When we want to become more physically fit, we work our bodies, sometimes concentrating on specific muscles, such as our biceps or quads. We can do the same with our mental fitness.
In my 25-plus years of research as a psychotherapist, I've found that there are five main mental muscles that all work together to help us increase our emotional intelligence, respond to situations with more resilience, build stronger interpersonal relationships, and thrive in all parts of life.
While a good amount of successful people have already mastered these muscles, most people aren't there yet:
You'd be surprised at how many people incorrectly think they've already mastered this one. Personal accountability doesn't have to do with everyday actions like showing up for work or taking your kids to baseball practice on time.
It functions on a much more radical level:
- You stop blaming other people and circumstances for how you feel or for what has happened.
- You fully own your part in your results, even while recognizing other potential contributors to what has unfolded.
- You own exactly what's yours and you hold others to owning what's theirs.
2. Helpful beliefs
Most of us think that our beliefs are truths. But they are actually a set of assumptions, which means that we can experiment with them. We can probe them, challenge them and try to think of new ones.
Here are some helpful lenses to adopt:
- Collaborative lens: This is the "I win when you win" approach. Maybe everyone doesn't get everything they want, but they all walk away feeling heard and included.
- Possibility lens: This lens allows you to take a step back and temporarily set aside all perceived obstacles, problems or doubts in order to give yourself the freedom to imagine an ideal outcome.
- Opportunity lens: Even in times of conflict, you can ask yourself, "How can I find an opportunity in whatever situation I face?"
Can you accurately self-assess your internal state? This is the running commentary in your head, the moods and emotions you feel, and the physical sensations you have, like a knot in your stomach.
Let's say you're in a really bad mood. That's vague. But if you have strong self-assessment muscles, you can say that you're experiencing a combination of disappointment, anger and anxiety and a pounding headache.
The goal is to get better at managing and regulating your emotions and responses to triggers.
4. Holding multiple perspectives
If you're like most people, you're focused on proving that your position is the right one. But when you're able to see many disparate viewpoints, you have the ability to understand and consider perspectives that aren't aligned with yours.
When you appreciate and allow for differences in opinions, you can leave a conversation without needing to establish who is right or wrong.
Move beyond the simplicity of black/white, right/wrong and either/or. Practice suspending judgment and embrace the complexity of gray, as well as the potential of the "yet-to-be-known."
5. Calming your physiology
We underestimate the immense power that we have over our physical state when we are distressed or upset in some way, and how to alter it in general.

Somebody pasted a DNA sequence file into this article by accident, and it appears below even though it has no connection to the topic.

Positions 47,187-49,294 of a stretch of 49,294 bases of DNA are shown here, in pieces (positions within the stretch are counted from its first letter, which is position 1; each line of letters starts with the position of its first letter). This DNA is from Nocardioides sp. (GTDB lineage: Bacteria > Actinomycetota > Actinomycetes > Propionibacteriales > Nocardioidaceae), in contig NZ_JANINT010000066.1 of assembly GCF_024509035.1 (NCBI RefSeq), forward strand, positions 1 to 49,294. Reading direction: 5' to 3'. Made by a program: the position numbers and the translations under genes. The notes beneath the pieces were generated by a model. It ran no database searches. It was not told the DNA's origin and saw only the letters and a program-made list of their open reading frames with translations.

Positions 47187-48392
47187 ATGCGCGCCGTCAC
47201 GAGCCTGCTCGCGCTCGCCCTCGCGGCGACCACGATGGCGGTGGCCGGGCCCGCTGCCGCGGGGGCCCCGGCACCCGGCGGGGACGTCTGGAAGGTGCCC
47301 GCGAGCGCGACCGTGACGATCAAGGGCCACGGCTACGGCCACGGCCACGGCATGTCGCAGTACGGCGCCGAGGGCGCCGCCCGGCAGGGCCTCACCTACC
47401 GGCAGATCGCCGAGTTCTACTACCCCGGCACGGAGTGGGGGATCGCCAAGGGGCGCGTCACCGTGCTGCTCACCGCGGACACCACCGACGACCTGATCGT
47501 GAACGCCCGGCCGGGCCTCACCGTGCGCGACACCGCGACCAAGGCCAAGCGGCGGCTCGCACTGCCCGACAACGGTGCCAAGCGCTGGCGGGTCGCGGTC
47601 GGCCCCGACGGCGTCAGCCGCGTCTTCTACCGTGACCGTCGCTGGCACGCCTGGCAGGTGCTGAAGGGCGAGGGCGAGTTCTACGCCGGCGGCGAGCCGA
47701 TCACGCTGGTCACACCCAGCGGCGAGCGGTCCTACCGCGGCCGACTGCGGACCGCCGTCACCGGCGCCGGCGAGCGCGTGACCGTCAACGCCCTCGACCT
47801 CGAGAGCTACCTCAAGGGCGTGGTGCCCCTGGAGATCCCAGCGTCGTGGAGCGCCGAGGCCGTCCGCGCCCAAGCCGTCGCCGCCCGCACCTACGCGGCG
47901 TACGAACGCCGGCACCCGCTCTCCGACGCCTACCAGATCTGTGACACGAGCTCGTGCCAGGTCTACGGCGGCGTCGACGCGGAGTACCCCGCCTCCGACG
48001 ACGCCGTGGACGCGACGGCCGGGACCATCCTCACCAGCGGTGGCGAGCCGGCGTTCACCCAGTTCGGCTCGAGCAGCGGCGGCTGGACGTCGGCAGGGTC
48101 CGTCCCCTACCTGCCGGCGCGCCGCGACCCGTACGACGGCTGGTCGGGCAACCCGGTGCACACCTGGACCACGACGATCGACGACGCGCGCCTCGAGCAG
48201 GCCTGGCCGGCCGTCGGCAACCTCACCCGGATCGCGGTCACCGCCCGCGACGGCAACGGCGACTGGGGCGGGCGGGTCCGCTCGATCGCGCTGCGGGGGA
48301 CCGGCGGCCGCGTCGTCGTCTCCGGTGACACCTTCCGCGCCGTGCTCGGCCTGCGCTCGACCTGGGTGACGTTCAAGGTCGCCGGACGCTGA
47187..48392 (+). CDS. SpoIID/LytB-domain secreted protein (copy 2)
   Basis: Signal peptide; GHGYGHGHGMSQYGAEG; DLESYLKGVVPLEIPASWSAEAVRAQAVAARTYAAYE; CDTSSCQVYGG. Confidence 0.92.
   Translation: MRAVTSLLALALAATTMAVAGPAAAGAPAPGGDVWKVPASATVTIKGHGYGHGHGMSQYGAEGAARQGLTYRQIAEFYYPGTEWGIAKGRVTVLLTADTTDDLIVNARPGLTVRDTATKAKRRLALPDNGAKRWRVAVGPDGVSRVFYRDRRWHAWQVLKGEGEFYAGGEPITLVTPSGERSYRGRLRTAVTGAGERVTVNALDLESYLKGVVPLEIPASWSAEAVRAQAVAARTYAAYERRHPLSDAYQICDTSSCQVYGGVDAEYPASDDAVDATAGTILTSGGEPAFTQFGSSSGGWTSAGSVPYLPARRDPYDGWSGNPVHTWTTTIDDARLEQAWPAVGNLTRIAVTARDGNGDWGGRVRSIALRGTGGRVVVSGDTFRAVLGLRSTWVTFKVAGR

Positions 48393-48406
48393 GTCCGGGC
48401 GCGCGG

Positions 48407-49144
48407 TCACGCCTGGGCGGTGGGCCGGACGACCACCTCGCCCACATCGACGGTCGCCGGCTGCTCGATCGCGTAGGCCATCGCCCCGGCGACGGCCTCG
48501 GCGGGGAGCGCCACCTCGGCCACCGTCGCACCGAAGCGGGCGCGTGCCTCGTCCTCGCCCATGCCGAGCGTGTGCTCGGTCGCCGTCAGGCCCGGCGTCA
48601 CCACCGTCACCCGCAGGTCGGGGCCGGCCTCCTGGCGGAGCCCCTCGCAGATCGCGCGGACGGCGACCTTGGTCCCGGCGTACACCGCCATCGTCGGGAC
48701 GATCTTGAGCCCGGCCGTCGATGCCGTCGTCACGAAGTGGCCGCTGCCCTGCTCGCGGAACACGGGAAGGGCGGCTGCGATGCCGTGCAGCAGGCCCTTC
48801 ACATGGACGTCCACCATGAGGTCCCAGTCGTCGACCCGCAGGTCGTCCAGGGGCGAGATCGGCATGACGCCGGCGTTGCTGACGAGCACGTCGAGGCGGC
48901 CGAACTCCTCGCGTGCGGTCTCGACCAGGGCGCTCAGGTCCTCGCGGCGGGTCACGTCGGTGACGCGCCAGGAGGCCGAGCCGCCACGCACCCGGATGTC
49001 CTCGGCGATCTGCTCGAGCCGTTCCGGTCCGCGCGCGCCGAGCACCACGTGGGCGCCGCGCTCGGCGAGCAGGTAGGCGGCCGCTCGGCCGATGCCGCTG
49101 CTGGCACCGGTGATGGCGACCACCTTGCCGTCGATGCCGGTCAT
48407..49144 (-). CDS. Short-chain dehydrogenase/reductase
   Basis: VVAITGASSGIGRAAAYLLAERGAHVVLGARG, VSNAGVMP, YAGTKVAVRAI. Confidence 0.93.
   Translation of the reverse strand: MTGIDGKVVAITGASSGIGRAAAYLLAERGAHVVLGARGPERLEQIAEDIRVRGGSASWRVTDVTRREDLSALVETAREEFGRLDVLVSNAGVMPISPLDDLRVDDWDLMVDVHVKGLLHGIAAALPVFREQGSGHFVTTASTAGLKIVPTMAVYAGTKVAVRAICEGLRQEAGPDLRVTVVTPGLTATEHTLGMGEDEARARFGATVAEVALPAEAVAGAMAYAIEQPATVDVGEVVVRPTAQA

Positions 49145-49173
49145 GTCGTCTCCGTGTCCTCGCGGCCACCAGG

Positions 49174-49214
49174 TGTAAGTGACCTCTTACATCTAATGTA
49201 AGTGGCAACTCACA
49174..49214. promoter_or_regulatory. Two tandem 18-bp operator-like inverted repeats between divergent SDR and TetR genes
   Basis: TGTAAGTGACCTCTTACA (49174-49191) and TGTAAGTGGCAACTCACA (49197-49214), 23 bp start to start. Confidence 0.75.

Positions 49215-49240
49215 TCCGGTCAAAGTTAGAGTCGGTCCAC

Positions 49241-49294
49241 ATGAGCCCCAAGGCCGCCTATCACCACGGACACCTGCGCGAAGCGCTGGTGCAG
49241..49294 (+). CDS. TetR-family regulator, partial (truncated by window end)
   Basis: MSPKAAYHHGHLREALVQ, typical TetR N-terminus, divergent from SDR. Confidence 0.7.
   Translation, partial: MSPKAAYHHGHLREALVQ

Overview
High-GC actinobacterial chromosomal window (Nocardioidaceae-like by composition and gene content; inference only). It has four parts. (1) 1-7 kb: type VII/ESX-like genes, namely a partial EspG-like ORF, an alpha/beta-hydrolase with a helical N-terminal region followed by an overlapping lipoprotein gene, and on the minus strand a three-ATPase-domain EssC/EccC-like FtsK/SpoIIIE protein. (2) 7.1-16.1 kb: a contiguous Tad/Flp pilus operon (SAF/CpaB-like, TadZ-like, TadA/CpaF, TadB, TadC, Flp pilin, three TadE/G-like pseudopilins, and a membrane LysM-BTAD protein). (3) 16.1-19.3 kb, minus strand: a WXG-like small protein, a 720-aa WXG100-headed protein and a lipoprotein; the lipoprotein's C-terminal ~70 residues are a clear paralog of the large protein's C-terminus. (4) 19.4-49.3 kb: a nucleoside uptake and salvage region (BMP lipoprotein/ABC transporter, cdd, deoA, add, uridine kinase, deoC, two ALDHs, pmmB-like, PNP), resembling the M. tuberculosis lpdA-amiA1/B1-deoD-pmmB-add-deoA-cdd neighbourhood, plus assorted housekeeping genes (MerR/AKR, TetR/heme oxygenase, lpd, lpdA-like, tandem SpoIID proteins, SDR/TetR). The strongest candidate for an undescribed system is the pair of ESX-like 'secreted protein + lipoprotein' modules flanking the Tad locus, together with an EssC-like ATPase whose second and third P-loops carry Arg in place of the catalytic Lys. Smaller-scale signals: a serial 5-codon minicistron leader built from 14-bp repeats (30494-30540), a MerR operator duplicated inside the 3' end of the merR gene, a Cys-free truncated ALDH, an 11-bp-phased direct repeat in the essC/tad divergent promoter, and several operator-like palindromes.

The truth is that we can influence our own nervous systems. On the one hand, unhelpfully, we can easily intensify a catabolic state, such as "getting wound up" over something. But helpfully, we can also calm ourselves.
There are many wildly effective techniques, such as breathing exercises and muscle relaxation, that you can use to quickly change your physical state when you feel triggered or threatened.
Use the quick quiz below to get a general sense of your mental strength level.
To start, read and determine which one statement below is much like you — most of the time — when you get triggered by a situation or scenario:
A. "I stay triggered." Whatever is bothering you lingers, or at some point you just move on.
B. "I can get myself out of the triggered reaction." But it takes a while, and that sense of relief doesn't last very long; your reaction comes back shortly.
C. "I get myself out of the triggered reaction within a few minutes." Not only that, but it's pretty much gone for good because you've changed the way you viewed the situation.
D. "I no longer get triggered in an upsetting scenario." You are aware of what has happened, but it is mostly a "nonevent" to you.
E. "None of the above apply to me." Either you're not sure how you handle your triggers, or you don't think you get triggered as much.
What your answer means
If you answered A, B or E:
Your mental fitness level matches most people. You're at the starting line — and that's okay! Strengthening your mental muscles takes time.
If you chose E, you're still in beginner's mode. It is likely that you're dealing with triggers using an avoidance strategy. People with strong mental fitness have a high level of self-awareness, and they know exactly what they're doing to manage their moods.
If you answered C:
It's clear you've already done some work to increase your mental fitness. You have at least a moderate level for growth.
Know that your ultimate goal is to be able to consistently shift in this way across all the different domains of your life, both personally and professionally.
If you answered D:
You've got a solid level of mental fitness. If you can hold this shift across all domains of your life, your high level of mental fitness will serve you well in challenging situations.
Jody Michael is a psychotherapist and the CEO of Jody Michael Associates, a executive coaching company. She is also the author of the bestselling book "Leading Lightly: Lower Your Stress, Think with Clarity, and Lead with Ease." Follow her on Twitter @jmacoaching.
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